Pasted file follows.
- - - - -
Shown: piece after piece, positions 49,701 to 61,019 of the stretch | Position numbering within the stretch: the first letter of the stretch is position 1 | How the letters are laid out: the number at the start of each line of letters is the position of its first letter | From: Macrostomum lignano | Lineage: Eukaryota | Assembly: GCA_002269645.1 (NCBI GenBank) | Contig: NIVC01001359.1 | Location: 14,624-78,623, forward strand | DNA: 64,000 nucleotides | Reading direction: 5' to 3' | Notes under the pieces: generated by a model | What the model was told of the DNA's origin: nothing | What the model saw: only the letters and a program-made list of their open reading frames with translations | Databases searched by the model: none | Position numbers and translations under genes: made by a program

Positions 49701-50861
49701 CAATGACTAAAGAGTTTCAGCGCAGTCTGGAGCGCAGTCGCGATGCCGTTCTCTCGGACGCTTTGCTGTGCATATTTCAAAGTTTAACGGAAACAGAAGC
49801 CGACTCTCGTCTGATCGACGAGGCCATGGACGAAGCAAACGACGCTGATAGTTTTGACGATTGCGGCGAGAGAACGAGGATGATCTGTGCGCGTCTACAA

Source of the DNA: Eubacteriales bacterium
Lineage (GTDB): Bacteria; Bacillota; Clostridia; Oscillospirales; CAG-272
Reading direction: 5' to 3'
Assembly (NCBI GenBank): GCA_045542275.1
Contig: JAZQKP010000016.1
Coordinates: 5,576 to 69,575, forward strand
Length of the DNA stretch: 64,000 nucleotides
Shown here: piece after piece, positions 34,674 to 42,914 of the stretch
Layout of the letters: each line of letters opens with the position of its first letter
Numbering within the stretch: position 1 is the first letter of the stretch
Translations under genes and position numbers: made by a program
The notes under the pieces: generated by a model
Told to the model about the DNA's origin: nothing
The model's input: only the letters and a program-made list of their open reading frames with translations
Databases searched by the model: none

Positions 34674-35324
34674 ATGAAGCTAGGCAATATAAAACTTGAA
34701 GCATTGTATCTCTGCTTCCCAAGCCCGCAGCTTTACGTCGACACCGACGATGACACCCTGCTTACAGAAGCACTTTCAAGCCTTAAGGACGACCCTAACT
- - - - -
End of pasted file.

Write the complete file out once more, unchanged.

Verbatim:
Shown: piece after piece, positions 49,701 to 61,019 of the stretch | Position numbering within the stretch: the first letter of the stretch is position 1 | How the letters are laid out: the number at the start of each line of letters is the position of its first letter | From: Macrostomum lignano | Lineage: Eukaryota | Assembly: GCA_002269645.1 (NCBI GenBank) | Contig: NIVC01001359.1 | Location: 14,624-78,623, forward strand | DNA: 64,000 nucleotides | Reading direction: 5' to 3' | Notes under the pieces: generated by a model | What the model was told of the DNA's origin: nothing | What the model saw: only the letters and a program-made list of their open reading frames with translations | Databases searched by the model: none | Position numbers and translations under genes: made by a program

Positions 49701-50861
49701 CAATGACTAAAGAGTTTCAGCGCAGTCTGGAGCGCAGTCGCGATGCCGTTCTCTCGGACGCTTTGCTGTGCATATTTCAAAGTTTAACGGAAACAGAAGC
49801 CGACTCTCGTCTGATCGACGAGGCCATGGACGAAGCAAACGACGCTGATAGTTTTGACGATTGCGGCGAGAGAACGAGGATGATCTGTGCGCGTCTACAA

Source of the DNA: Eubacteriales bacterium
Lineage (GTDB): Bacteria; Bacillota; Clostridia; Oscillospirales; CAG-272
Reading direction: 5' to 3'
Assembly (NCBI GenBank): GCA_045542275.1
Contig: JAZQKP010000016.1
Coordinates: 5,576 to 69,575, forward strand
Length of the DNA stretch: 64,000 nucleotides
Shown here: piece after piece, positions 34,674 to 42,914 of the stretch
Layout of the letters: each line of letters opens with the position of its first letter
Numbering within the stretch: position 1 is the first letter of the stretch
Translations under genes and position numbers: made by a program
The notes under the pieces: generated by a model
Told to the model about the DNA's origin: nothing
The model's input: only the letters and a program-made list of their open reading frames with translations
Databases searched by the model: none

Positions 34674-35324
34674 ATGAAGCTAGGCAATATAAAACTTGAA
34701 GCATTGTATCTCTGCTTCCCAAGCCCGCAGCTTTACGTCGACACCGACGATGACACCCTGCTTACAGAAGCACTTTCAAGCCTTAAGGACGACCCTAACT